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WAGES CLIMB AT FASTEST RATE Wages grew at their fastest pace in more than a decade and the job market is still robust, according to figures from the Office for National Statistics. Earnings roe by 3.6% in the year to May 2019, the highest growth rate since 2008 and more than the 3.5% predicted. In real terms, wages rose by 1.7%, the fastest rate since 2015.

UNEMPLOYMENT RATE The unemployment rate stayed at 3.8%, the joint lowest since January 1975. The number of out of work fell by 51,000 to just under 1.3 million.

CHILL IN HIGH STREETRetailers are missing last years heatwave as the number of customer visits to shops dropped again last month.Shopped numbers across British high streets, retail parks and shopping centres fell by 2.9% last month, according to figures by Springboard, a retail research business. The figure is a slight improvement on Mays 3% fall,which was the steepest monthly decline for six years, but drags the three monthly rolling average to 2.4%, compared with 1.7% in 2018.

ECONOMY BOUNCES BACK The economy bounced back more strongly than expected in May on the back of an upturn in car production and solid retail sales, rising hope that a second-quarter slump may have been narrowly avoided. Official GDP figures showed that the economy grew by 0.3% in May and in the rolling three months to May, beating forecasts of 0.1% and allaying fears that Britain was on course for its first calendar quarter of decline since the end of 2012.

CONSTRUCTION SUFFERS The construction sector crashed to its worst month in more than a decade in June, providing worrying evidence that Brexit uncertainty is causing further damage. The closely followed purchasing managers index fell to 43.1, its lowest reading since April 2009, when Britain was in the teeth of the financial crisis. Economists had been expecting the index, produced by IHS Markit and the Chartered Institute of Procurement and Supply, to improve to 49.3 from a reading of 48.6 in May. Construction accounts for 6% of Britains economy.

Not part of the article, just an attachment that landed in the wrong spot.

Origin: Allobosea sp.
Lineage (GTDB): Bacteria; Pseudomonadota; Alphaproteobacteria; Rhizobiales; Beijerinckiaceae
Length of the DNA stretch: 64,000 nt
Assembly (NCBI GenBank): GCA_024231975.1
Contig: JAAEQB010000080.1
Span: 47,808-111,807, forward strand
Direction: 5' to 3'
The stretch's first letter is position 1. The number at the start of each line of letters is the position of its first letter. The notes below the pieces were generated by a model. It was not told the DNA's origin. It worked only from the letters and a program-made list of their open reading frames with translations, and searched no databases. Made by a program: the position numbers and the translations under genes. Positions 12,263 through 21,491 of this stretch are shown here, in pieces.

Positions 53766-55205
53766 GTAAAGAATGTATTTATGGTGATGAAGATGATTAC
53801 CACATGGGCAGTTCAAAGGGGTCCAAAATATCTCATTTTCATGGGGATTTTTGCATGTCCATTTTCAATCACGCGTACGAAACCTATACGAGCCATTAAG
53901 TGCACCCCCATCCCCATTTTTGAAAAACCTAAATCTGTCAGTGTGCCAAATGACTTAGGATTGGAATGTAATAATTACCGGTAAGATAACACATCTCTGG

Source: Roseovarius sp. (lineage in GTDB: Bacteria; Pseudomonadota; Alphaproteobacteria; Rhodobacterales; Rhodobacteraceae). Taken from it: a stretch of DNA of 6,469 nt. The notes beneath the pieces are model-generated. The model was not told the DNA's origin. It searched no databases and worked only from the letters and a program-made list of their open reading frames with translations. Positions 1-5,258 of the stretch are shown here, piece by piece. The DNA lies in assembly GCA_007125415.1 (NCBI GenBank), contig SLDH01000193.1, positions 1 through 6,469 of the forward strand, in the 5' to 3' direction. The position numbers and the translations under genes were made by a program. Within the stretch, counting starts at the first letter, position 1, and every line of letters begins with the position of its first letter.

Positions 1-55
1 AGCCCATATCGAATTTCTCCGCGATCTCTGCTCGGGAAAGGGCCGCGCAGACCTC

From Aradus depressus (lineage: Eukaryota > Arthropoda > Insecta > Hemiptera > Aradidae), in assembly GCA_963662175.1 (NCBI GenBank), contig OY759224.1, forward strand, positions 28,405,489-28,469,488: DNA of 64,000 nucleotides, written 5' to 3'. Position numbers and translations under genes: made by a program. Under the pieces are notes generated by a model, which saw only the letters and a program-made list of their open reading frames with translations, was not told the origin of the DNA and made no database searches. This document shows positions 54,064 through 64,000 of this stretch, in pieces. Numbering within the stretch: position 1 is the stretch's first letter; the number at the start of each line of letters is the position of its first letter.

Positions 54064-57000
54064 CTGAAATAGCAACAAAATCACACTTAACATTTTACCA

HOUSING MARKET House prices rose last month, but growth remains subdued, with the market in London declining for an eighth quarter in a row, according to a closely watched survey. Nationwide Building Society said that prices were up 0.5% on an annual basis in June, compared with 0.6% in the year to May.It is the seventh consecutive month in which growth was below 1%.

MANUFACTURERS HIT BRAKES Activity among manufacturers has sunk to its lowest level in six years as the temporary boost from Brexit stockpiling fades, an influential report has suggested. New orders fell for a third consecutive month and business confidence continued to decline in June, according to the IHS Markit/CIPS manufacturing purchasing managers index. It recorded an overall reading of 48, down from 49.4 in May and the lowest reading since February 2013. Although economists had been anticipating a slowdown in the latest index, the slump was more marked than their forecasts of 49.2.

ONLINE FASHION Growth in online fashion sales has slowed to its lowest rate on record. Year-on-year growth fell to 0.6% in the 12 weeks to June 2, compared with 8% for the same period last year and 6.8% the year before that, new figures from Kanter the market analytics company show.Offline sale continue to outstrip online sales, though at 5.5 billion compared with 2.1 billion. Traditional high street brands such as Marks and Spencer and Matalan have expanded their digital presence to compete with newer online players such as Asos, launched in 2000 and Boohoo, founded in 2006.

RETAIL SALES Retail sales fell at the fastest pace in a decade in the year to June as unreasonably cold weather kept shoppers away from the high street. According to the CBI, retail sales fell to a net balance of -42% in June, with 16% of the surveys 88 respondents reporting that volumes were up but 58% indicating that they were down. The overall figure compared with a reading of -27 in May. A fall in spending on groceries drove the slowdown in retails sales, along with weak performances in hardware and DIY.

CAR INDUSTRY PRESSURES The car industry suffered its worst month in more than six and a half years in May as a sharp slump in demand weighed on production, figures show. Brexit uncertainty, a global trade war and a crackdown on diesel cars have led to a slowdown, according to the latest purchasing managers index for the sector. The PMI reading for May was 43.5 down from 48.9 the previous month. Manufacturers endured the steepest drop in new export orders since April 2009 and cited trade uncertainty as a threat to the business outlook.

GROWING SKILLS SHORTAGE One in five businesses is taking six months to fill skilled roles, the British Chamber of Commerce has warned. The business lobby group has found that half of businesses are taking longer to recruit staff than they did five years ago and has claimed that the system of education and training is neither equipping young people with adequate skills, nor providing clear paths into work.

UNEMPLOYMENT RATE Britain is enjoying record levels of unemployment, which has put added staffing pressures on companies. The unemployment rate is 3.8% and has not been as low since 1974, according to the latest data released by the Office for National Statistics. At 76.1%, the employment rate is at its highest level since records began in 1971.